As we’ve explored extensively, the benefits of good, accurate entity data shared throughout the business compound. It can reduce an organization’s tax burden, simplify its corporate structure, speed up sales, open the door to M&A, and more. But how exactly does that data get there?

Today legal teams represent just 0.03% of company headcount (median) and are busier than ever. That doesn’t leave time for much data entry. And so, to create and maintain data, they need help from every other business unit, which means convincing others to be good team players. This of course is easier said than done.

Communicating the Need for Clean Data

It is estimated that $140 billion is lost each year due to disconnected data, reports the data firm SnapLogic. That’s time spent engaged in redundant work that’s already been completed, looking up data that’s out of date, verifying the data, and waiting on others to provide it. According to the data automation startup Syncari, the cost to the average business can be 15-20% of revenue. Yet there is little urgency to do much about it.

Few teams talk about their issues as “data issues” so it’s difficult to see them all as connected. Sales teams talk about long sales cycles, marketing teams about rising costs, and operations teams about capital investment, but never about “entity data,” though by virtue of the entity data being accurate, part of their burden is lifted.

Better entity data can mean better-defined sales territories. It can also mean more agreeable customer agreements that require few redlines and lead to faster sales cycles. It can mean more budget freed up for marketing activities thanks to tax savings and more capital for investment. A legal department informed by more and better data coming from every business unit means a more effective business overall.

The challenge for today’s legal and business teams is earning each business unit’s attention in terms of what they’re interested in. And this is the part where many legal teams stumble. Legal must make a case, not in terms of what they should do, but why participating in generating and maintaining entity data is good for them.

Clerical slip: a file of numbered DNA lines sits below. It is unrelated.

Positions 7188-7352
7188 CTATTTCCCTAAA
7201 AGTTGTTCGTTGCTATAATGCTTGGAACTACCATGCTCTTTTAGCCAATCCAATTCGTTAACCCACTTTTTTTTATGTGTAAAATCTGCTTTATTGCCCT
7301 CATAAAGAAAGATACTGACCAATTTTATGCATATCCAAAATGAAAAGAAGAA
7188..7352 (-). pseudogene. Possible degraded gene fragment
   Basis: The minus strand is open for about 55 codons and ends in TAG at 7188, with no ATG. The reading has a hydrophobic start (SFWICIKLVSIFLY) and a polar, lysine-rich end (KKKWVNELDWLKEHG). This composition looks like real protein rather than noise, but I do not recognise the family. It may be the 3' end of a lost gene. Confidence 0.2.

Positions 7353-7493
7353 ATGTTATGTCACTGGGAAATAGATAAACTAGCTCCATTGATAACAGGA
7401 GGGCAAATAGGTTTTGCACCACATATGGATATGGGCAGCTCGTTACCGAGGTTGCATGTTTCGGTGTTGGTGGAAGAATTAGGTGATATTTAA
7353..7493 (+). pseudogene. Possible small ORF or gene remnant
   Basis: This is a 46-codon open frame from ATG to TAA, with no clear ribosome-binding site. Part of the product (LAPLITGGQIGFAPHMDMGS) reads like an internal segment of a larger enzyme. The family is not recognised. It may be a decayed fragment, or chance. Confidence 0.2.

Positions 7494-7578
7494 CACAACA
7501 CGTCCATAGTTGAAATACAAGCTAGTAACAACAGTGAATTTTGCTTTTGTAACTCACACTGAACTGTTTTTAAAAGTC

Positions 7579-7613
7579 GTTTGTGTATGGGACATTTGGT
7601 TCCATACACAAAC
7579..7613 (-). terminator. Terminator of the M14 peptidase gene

That could be by sharing the potentialities above, and suggesting involving legal in revenue planning to do most-negotiated clause teardowns. It could mean having legal participate in marketing campaigns before they’re about to launch, and all organizations sending prompt and accurate information on clients, partners, directors, and signing authority.

Making Participation the Default

And then of course there is the matter of removing the barriers to each business unit’s participation. Salespeople’s unwillingness to enter information in the CRM is legendary, but it is also predictable. They are not compensated for data quality. They are paid on deals done, no matter the mess. People do what they are incentivized to do and follow paths of least resistance. That’s why on top of helping leads of other business units understand why participation is in their best interest, legal teams must make participation the default.

Entity management software has a role to play here. By automating routine tasks, and taking them out of users’ hands, legal teams can have better data and do less following up. For example:

  • Using an app, boards and officers can log meeting minutes automatically
  • The human resources system can alert legal when employees leave
  • Triggers in the CRM can forewarn the legal team of the deal load coming at the end of month or quarter, and give salespeople an avenue for asking questions
  • Entity data can be loaded into the CRM that informs sales teams of ISO certifications
  • Entity data can be loaded into the marketing system to limit marketing to regions where the company can actually do business
  • Triggers in the ERP can alert legal teams of upcoming risks

With entity management software, legal is in less of a position of asking and more of a position of telling. They needn’t wait on HR to send cumbersome spreadsheets to cross-reference which directors are still employed and which aren’t. They needn’t chide each entity’s board about submitting more substantive minutes, or submitting them on-time. Much of that is managed, and that makes it easier to communicate the benefits back to those teams.

Could Your Organization Be More Agile?

When modern entity management is played as the team sport it is meant to be, the entire business becomes more agile. It moves about easily in a world of increased regulatory and governance demands, and those benefits accrue to all. The challenge is communicating that message to business units not accustomed to being team players. But couched in terms of what they care about—sales, budget, capital, or time—everyone wins together.

Working with Diligent’s entity management software can help you collaborate more seamlessly, securely and create a culture of self-service. Get in touch and request a demo to see why Diligent Entities is the market leader in entity management solutions.